Denver’s fashion scene isn’t known for kids’ clothes, but a trendy kids’ boutique has brought high-quality kids’ fashion brands to the Mile High City. Nestled in charming Washington Park is broom taila children’s boutique designed to combine commerce and community for Denver families.
“So many young families live in Denver, so I thought the city needed something like this,” the Broomtail owner said. Maris Johansson said. Johansson is a working mom and seasoned marketing professional who saw an opportunity in the children’s clothing market.
“I thought it would be really rewarding if I could create a well-organized family experience for other people,” Johansson said.
A native of Denver, Johansson returned to the city after an impressive career with companies including Google and Unilever. As she and her husband grew up with their family in Denver, she began to wonder why children’s clothing stores didn’t provide changing tables in the bathroom or toys for children to play with. Seeing the need for a shopping experience that children and adults alike could enjoy, she embarked on her first entrepreneurial venture.
Connecting clothes to the community
Connecting consumers to products has always been Johansson’s favorite part of the marketing process. Her passion for making that connection has blossomed even further with Broomtail, as she enhances the family shopping experience. The shop includes toys, books and a play area for children, while providing a supportive space for parents to interact.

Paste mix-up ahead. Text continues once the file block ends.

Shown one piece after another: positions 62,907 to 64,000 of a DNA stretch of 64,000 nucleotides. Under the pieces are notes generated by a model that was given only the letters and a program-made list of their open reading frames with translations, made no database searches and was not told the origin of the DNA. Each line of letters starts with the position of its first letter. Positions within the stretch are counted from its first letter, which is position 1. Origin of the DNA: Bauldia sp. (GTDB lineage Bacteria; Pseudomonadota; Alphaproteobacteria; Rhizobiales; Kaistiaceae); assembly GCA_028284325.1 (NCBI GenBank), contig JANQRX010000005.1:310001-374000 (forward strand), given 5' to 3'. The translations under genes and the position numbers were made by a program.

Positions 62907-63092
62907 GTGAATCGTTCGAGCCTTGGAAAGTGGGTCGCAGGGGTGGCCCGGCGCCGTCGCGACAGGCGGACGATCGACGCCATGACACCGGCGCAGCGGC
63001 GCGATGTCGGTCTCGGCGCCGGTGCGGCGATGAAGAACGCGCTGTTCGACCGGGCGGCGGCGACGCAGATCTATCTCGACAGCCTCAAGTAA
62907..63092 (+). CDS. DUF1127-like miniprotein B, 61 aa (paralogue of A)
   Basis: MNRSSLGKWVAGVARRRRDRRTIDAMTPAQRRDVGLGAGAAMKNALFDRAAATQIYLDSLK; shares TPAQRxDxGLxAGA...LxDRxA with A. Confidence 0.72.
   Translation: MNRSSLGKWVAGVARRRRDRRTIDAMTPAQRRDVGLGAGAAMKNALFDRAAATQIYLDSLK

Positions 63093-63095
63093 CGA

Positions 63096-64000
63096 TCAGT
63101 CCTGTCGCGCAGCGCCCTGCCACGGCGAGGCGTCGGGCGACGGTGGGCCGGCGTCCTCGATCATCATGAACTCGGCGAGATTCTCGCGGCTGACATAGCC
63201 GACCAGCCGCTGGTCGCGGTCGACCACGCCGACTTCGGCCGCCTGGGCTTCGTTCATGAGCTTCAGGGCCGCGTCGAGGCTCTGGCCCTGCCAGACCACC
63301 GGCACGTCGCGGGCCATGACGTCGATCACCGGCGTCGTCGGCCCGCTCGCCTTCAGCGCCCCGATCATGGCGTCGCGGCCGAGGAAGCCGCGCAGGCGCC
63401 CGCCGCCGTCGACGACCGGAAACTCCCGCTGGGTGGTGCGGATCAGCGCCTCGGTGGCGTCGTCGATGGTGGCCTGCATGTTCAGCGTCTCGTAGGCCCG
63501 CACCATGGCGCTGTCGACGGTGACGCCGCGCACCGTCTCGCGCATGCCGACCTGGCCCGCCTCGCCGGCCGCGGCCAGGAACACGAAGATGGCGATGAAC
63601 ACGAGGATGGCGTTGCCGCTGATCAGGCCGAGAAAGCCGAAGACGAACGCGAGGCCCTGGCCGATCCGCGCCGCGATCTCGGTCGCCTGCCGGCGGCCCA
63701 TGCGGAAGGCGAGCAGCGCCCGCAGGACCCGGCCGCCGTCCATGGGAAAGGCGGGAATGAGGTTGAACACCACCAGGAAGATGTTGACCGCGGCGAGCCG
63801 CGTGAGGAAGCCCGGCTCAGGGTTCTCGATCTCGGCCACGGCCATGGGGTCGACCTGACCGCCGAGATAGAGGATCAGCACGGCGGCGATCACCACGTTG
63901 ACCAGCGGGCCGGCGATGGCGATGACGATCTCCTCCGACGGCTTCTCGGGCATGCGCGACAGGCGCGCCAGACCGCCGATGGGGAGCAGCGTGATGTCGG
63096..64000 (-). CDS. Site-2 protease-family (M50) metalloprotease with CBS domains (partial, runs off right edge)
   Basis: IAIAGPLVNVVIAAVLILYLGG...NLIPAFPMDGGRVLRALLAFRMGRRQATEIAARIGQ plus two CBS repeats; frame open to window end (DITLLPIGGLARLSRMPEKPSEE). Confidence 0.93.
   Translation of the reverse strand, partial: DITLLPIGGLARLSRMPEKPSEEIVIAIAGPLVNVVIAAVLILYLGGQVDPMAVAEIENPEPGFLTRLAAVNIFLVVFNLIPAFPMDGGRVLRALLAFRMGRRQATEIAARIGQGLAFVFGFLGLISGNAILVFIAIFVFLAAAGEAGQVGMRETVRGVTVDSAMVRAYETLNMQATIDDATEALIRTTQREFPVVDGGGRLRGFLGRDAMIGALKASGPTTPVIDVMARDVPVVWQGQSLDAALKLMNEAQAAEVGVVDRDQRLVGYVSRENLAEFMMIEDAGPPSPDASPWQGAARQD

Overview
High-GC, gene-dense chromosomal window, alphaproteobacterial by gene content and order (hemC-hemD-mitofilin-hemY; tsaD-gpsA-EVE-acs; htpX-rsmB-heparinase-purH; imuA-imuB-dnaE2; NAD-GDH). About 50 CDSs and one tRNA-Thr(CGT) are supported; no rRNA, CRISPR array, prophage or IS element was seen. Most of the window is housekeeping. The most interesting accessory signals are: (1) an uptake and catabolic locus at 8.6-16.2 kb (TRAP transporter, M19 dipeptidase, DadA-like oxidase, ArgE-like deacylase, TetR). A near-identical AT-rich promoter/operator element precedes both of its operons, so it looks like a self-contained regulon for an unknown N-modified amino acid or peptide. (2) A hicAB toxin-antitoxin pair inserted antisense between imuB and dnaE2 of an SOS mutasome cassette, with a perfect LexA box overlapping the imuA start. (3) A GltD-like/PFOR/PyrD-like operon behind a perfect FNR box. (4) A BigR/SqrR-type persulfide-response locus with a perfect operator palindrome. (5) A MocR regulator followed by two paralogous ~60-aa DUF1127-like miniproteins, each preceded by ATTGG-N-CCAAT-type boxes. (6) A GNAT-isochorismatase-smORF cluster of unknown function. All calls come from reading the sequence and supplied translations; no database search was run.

“I wanted to create a physical space that could also feel like an extension of someone’s home,” Johansson said. “Somewhere the families would like to hang out and hang out.”
Another part of Broomtail’s mission is to bring brands of children’s clothing to Denver that you can’t find at Target or Zara. Broomtail currently offers sizes 0-8 in over 20 unique brands, many of which are family or women’s owned. By popular demand, Broomtail recently announced that it will be expanding its merchandise assortment, offering up to size 10 in the fall.
Before deciding to bring a new brand to Broomtail, Johansson tries on clothes on her kids to test their quality firsthand. She looks for children’s clothes with impeccable quality, a good fit and a soft fabric that washes well. If the brand meets its standards, it goes to the saleroom, which is replenished with new items at least once a week.
As the owner of a children’s clothing boutique, Johansson offers exclusive insight into children’s fashion trends. She learns what’s to come in children’s fashion at a trade show in New York called Break, which she attends twice a year. She gave Charger 303 the truth about what’s trending in children’s clothing in 2022.
Fashion meets function
A major factor in children’s clothing is that it is easy for children to wear. That’s why Broomtail’s merchandise primarily focuses on playwear rather than more formal styles. Often parents want to buy what their children will feel most comfortable in.
“You don’t want them wearing anything that will restrict their movement when playing. Clothes should not dictate what the child does,said Johansson.